Footnotes

1.

aSee Ephraim Stern, “How Bad Was Ahab?” BAR 19:02.

Endnotes

1.

1The Harvard Expedition was followed in 1931–1935 by the so-called Joint Expedition made up of a consortium of five institutions: Harvard, the London-based Palestine Exploration Fund, the British Academy, the British School of Archaeology in Jerusalem and the Hebrew University of Jerusalem. However, the Joint Expedition’s excavation did not connect to the area excavated by Harvard in the vicinity of the palace and so did not contribute to our knowledge regarding the palace’s layout or function.

2.

2Lawrence E. Stager, “Shemer’s Estate,” Bulletin of the American Schools of Oriental Research 277/278 (1990), pp.93–107.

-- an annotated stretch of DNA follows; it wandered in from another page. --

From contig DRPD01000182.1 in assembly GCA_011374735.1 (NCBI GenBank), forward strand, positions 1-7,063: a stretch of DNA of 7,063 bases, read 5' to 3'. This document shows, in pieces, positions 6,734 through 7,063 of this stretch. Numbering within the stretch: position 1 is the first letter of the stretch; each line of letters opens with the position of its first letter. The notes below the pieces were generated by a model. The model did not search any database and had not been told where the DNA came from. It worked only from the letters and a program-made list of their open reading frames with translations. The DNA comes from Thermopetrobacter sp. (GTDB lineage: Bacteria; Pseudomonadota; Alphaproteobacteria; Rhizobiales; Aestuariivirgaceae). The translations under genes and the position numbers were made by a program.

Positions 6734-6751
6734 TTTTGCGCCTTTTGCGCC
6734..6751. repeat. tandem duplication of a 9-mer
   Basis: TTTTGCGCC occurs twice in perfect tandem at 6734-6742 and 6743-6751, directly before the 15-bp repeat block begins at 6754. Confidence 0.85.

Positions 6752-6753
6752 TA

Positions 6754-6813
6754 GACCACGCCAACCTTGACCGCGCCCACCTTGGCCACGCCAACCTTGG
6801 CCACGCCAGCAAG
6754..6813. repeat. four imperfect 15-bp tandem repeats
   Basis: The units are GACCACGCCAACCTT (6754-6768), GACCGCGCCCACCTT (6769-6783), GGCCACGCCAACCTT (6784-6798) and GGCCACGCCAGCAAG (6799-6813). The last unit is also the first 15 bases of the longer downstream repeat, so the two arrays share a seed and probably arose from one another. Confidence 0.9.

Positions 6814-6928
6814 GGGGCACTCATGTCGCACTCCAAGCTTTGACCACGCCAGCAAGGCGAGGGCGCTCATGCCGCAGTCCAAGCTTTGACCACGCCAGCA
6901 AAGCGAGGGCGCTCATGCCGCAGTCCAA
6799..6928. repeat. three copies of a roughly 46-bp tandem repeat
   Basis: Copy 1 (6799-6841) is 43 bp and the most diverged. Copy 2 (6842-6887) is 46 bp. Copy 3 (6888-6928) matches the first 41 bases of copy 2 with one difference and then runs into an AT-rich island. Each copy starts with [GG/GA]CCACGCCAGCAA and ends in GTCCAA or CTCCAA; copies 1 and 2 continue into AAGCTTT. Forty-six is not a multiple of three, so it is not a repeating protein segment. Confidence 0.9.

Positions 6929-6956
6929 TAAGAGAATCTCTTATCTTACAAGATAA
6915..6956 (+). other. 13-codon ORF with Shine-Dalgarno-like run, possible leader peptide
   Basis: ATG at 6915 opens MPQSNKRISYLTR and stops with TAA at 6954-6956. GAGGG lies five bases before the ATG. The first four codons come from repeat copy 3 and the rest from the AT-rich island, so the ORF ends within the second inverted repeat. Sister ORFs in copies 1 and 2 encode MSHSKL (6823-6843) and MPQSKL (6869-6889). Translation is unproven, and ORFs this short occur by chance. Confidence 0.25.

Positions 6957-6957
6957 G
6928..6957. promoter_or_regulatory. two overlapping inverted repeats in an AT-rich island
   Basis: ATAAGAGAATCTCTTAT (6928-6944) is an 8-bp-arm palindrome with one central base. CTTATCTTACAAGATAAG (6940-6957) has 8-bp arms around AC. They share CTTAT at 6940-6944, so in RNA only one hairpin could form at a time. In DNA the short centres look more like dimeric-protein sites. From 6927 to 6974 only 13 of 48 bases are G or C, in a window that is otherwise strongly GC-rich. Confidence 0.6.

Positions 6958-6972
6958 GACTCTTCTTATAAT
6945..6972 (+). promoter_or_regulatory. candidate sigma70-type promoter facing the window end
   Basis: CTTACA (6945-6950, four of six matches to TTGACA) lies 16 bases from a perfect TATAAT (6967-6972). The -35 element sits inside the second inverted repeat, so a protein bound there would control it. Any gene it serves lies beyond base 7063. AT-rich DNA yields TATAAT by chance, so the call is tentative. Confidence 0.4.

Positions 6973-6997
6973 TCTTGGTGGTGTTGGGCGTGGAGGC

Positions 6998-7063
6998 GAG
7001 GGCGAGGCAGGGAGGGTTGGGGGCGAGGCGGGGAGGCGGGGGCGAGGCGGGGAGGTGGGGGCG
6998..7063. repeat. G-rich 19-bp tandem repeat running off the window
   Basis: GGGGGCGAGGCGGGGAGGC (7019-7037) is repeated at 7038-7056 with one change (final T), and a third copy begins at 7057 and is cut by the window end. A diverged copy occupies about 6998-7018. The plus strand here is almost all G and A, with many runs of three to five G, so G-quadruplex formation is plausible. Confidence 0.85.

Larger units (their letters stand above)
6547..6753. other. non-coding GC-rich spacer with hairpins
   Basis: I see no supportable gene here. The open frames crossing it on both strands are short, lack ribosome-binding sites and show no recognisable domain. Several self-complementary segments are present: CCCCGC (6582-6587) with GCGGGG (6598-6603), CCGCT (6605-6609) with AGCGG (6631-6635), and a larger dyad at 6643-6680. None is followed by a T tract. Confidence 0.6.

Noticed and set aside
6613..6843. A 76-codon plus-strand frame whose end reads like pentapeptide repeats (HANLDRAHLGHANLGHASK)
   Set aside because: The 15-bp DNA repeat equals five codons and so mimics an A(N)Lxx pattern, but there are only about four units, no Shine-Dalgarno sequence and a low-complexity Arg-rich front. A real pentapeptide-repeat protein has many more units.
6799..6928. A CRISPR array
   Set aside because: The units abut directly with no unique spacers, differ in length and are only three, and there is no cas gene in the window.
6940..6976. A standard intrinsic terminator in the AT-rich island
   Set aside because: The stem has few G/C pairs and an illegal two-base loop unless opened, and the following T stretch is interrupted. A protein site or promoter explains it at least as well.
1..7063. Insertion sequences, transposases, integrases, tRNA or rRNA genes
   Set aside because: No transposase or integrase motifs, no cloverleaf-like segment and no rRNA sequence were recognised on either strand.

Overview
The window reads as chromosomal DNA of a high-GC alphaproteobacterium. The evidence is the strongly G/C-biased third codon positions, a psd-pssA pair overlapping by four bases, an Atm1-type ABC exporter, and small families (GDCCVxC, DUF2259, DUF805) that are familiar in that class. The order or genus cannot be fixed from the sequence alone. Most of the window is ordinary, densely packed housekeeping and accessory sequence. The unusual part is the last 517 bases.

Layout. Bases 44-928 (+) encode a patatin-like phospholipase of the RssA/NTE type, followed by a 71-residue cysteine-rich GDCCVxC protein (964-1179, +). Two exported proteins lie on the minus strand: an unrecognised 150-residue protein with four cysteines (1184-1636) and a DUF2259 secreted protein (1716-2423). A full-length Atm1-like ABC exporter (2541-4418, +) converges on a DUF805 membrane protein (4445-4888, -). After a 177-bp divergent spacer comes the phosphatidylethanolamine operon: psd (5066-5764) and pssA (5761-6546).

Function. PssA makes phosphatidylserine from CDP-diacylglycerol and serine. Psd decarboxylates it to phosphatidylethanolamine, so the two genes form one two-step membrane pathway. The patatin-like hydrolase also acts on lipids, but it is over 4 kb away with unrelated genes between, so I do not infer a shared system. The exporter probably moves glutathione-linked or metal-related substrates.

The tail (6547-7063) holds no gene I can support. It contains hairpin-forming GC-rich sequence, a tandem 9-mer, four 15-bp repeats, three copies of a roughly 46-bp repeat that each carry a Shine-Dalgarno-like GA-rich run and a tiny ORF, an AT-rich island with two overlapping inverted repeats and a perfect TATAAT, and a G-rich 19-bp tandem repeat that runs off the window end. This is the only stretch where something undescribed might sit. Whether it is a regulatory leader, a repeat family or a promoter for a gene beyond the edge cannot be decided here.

3.

3I disagree with the Harvard excavators who believed that Ahab built the larger palace of Building Period II. In my view, Building Period II belongs to a much later period well after the demise of the Omride dynasty.

4.

4M. Bayliss, “The Cult of Dead Kin in Assyria and Babylonia.” Iraq 35 (1973), pp. 115–125.

5.

5R.S. Ellis, Foundation Deposits in Ancient Mesopotamia (New Haven and London: Yale Univ. Press, 1968).

6.

6Y. Al-Khalesi, “The Bī¯t Kispim in Mesopotamian Architecture: Studies of Form and Function,” Mesopotamia XII (1977), pp. 53–81.

7.

7W. Andrae, Das Wiedererstandene Assur (Leipzig: Hinrichs Verlag, 1938).

8.

8J. Oates and D. Oates, Nimrud—An Assyrian Imperial City Revealed (British School of Archaeology in Iraq, 2001).